Crackdown on Sudanese Protesters Leaves 14 Dead
While the government of Abdel Fattah al-Burhan, the Sudanese military leader who seized power on October 25, displayed restraint toward the protests in the first weeks following the coup, their suppression has become steadily more violent, with police and security personnel increasingly using live ammunition against demonstrators.
Security forces shooting live ammunition killed more than a dozen protesters in Khartoum, the capital of Sudan, during demonstrations against the October 2021 coup d’etat on Wednesday.
In spite of the government’s increasingly violent treatment of protesters, which has reportedly resulted in thirty-eight fatalities and hundreds of injuries since the military government’s seizure of power, tens of thousands of protesters have remained on the street, demonstrating against the junta and demanding a return to civilian rule.
Wednesday’s protests were held across Khartoum and in the neighboring cities of Bahri and Omdurman, according to Al Jazeera. Earlier in the day, mobile phone communications within the city were cut, in the hope that doing so would hamper protest leaders’ ability to organize.
While the government of Abdel Fattah al-Burhan, the Sudanese military leader who seized power on October 25, displayed restraint toward the protests in the first weeks following the coup, their suppression has become steadily more violent, with police and security personnel increasingly using live ammunition against demonstrators. Although the security forces have denied using live ammunition, the Central Committee of Sudanese Doctors (CCSD), the independent doctors’ union that tracks protest deaths, claimed that the government forces had “used live bullets heavily in different areas of the capital,” arguing that the use of live ammunition had led to dozens of serious gunshot wounds.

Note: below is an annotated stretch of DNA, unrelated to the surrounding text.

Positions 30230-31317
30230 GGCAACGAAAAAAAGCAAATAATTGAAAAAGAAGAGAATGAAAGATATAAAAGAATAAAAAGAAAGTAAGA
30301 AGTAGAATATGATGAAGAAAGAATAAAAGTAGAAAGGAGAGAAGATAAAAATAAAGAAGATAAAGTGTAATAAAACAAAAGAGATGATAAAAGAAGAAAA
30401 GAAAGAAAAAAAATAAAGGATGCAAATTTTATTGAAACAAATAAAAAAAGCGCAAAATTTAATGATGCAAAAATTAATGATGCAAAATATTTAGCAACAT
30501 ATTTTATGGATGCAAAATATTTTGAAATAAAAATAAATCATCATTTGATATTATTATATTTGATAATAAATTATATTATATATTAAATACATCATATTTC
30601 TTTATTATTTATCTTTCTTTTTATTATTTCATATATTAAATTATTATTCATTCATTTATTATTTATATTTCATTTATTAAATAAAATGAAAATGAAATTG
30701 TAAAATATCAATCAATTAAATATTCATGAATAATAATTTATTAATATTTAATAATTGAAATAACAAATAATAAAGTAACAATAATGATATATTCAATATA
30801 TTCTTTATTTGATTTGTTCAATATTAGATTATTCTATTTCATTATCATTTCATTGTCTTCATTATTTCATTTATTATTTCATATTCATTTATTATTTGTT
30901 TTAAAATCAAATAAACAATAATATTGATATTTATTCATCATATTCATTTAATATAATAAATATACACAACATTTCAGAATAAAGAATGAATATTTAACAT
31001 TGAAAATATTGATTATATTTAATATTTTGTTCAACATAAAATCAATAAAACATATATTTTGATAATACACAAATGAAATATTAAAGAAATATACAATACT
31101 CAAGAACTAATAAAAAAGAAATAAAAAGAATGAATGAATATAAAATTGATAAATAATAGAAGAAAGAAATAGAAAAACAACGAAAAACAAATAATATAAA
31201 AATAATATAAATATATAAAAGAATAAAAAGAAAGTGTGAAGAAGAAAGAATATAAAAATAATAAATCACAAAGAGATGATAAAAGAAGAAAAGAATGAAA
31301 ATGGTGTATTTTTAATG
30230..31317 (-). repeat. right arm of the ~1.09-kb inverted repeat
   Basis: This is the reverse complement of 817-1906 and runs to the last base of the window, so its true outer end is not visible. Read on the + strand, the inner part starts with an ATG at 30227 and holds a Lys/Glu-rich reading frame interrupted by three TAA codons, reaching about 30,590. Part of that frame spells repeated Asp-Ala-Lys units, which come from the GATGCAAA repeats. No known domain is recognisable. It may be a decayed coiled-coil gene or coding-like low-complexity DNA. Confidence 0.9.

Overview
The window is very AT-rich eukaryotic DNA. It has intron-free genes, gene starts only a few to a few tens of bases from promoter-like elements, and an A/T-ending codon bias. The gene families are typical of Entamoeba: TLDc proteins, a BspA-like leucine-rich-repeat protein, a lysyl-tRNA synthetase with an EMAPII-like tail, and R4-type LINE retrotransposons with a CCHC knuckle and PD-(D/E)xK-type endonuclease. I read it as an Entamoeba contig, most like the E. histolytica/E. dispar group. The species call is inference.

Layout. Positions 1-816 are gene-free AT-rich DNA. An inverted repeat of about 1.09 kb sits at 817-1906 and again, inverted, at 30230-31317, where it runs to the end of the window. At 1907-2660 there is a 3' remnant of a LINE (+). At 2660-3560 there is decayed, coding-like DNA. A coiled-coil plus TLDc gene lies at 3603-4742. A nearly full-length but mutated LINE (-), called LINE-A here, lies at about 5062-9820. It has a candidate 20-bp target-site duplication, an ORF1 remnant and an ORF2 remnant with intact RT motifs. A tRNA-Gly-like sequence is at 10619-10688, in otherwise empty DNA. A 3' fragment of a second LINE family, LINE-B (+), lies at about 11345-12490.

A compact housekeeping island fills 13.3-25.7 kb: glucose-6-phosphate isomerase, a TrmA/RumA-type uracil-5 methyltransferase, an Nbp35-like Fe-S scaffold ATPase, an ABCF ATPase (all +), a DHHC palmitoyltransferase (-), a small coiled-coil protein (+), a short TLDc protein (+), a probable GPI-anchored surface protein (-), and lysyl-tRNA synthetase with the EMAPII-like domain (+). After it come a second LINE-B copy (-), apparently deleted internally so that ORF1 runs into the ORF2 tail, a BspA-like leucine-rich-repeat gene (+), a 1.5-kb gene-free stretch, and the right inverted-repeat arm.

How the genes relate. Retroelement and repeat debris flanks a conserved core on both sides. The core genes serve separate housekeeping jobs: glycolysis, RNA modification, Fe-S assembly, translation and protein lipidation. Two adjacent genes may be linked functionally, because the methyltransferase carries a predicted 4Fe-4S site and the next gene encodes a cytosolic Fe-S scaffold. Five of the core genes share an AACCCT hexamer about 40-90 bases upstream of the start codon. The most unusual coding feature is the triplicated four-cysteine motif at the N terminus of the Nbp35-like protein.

The CCSD said that the existing fatalities had mostly resulted from gunshot wounds to the head, neck, and torso. It also criticized Sudanese security forces for searching hospitals for protesters to arrest.
The Sudanese Professionals Association, an alliance of trade unions that has emerged as one of the foremost pro-democratic organizations within Sudan, blamed the military government for “immense crimes against humanity” during the suppression of the protests and accused security forces of intentionally pursuing “premeditated killings.”
In spite of the ongoing protests, Burhan has attempted to consolidate his rule in recent weeks, re-appointing a new Sovereign Council with civilian representatives and proclaiming his intention to hold free elections in 2023. The Sudanese leader has claimed that he still intends to complete a transition to civilian rule, but the military takeover was necessary to prevent the collapse of the Sudanese government.
However, the international community has largely come out against the seizure of power, with the United States, in particular, condemning Burhan's decision and freezing $700 million in aid to Sudan until he restores the civilian government.
Trevor Filseth is a current and foreign affairs writer for the National Interest.